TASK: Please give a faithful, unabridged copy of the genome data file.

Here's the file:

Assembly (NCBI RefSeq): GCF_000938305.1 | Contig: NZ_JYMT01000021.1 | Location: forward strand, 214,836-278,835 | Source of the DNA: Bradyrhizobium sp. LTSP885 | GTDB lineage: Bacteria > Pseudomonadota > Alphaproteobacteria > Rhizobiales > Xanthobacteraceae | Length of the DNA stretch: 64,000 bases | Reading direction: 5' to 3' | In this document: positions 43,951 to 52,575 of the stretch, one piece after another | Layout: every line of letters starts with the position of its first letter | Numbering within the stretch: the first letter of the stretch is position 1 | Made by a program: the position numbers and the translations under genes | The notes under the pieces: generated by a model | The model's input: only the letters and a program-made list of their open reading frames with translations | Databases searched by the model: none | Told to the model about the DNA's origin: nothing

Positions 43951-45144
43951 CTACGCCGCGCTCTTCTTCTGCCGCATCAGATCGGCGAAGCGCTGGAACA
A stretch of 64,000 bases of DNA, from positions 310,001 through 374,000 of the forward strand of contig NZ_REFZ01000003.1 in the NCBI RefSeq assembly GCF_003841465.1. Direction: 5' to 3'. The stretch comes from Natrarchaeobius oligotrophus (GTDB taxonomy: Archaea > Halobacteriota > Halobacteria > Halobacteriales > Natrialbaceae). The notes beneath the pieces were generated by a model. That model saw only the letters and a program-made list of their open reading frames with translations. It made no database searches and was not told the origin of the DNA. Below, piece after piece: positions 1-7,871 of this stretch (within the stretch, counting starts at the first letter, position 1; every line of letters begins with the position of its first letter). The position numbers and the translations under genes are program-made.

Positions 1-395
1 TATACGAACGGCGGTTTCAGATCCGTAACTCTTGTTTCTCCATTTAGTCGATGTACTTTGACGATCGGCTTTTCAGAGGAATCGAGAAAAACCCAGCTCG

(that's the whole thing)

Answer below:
Assembly (NCBI RefSeq): GCF_000938305.1 | Contig: NZ_JYMT01000021.1 | Location: forward strand, 214,836-278,835 | Source of the DNA: Bradyrhizobium sp. LTSP885 | GTDB lineage: Bacteria > Pseudomonadota > Alphaproteobacteria > Rhizobiales > Xanthobacteraceae | Length of the DNA stretch: 64,000 bases | Reading direction: 5' to 3' | In this document: positions 43,951 to 52,575 of the stretch, one piece after another | Layout: every line of letters starts with the position of its first letter | Numbering within the stretch: the first letter of the stretch is position 1 | Made by a program: the position numbers and the translations under genes | The notes under the pieces: generated by a model | The model's input: only the letters and a program-made list of their open reading frames with translations | Databases searched by the model: none | Told to the model about the DNA's origin: nothing

Positions 43951-45144
43951 CTACGCCGCGCTCTTCTTCTGCCGCATCAGATCGGCGAAGCGCTGGAACA
A stretch of 64,000 bases of DNA, from positions 310,001 through 374,000 of the forward strand of contig NZ_REFZ01000003.1 in the NCBI RefSeq assembly GCF_003841465.1. Direction: 5' to 3'. The stretch comes from Natrarchaeobius oligotrophus (GTDB taxonomy: Archaea > Halobacteriota > Halobacteria > Halobacteriales > Natrialbaceae). The notes beneath the pieces were generated by a model. That model saw only the letters and a program-made list of their open reading frames with translations. It made no database searches and was not told the origin of the DNA. Below, piece after piece: positions 1-7,871 of this stretch (within the stretch, counting starts at the first letter, position 1; every line of letters begins with the position of its first letter). The position numbers and the translations under genes are program-made.

Positions 1-395
1 TATACGAACGGCGGTTTCAGATCCGTAACTCTTGTTTCTCCATTTAGTCGATGTACTTTGACGATCGGCTTTTCAGAGGAATCGAGAAAAACCCAGCTCG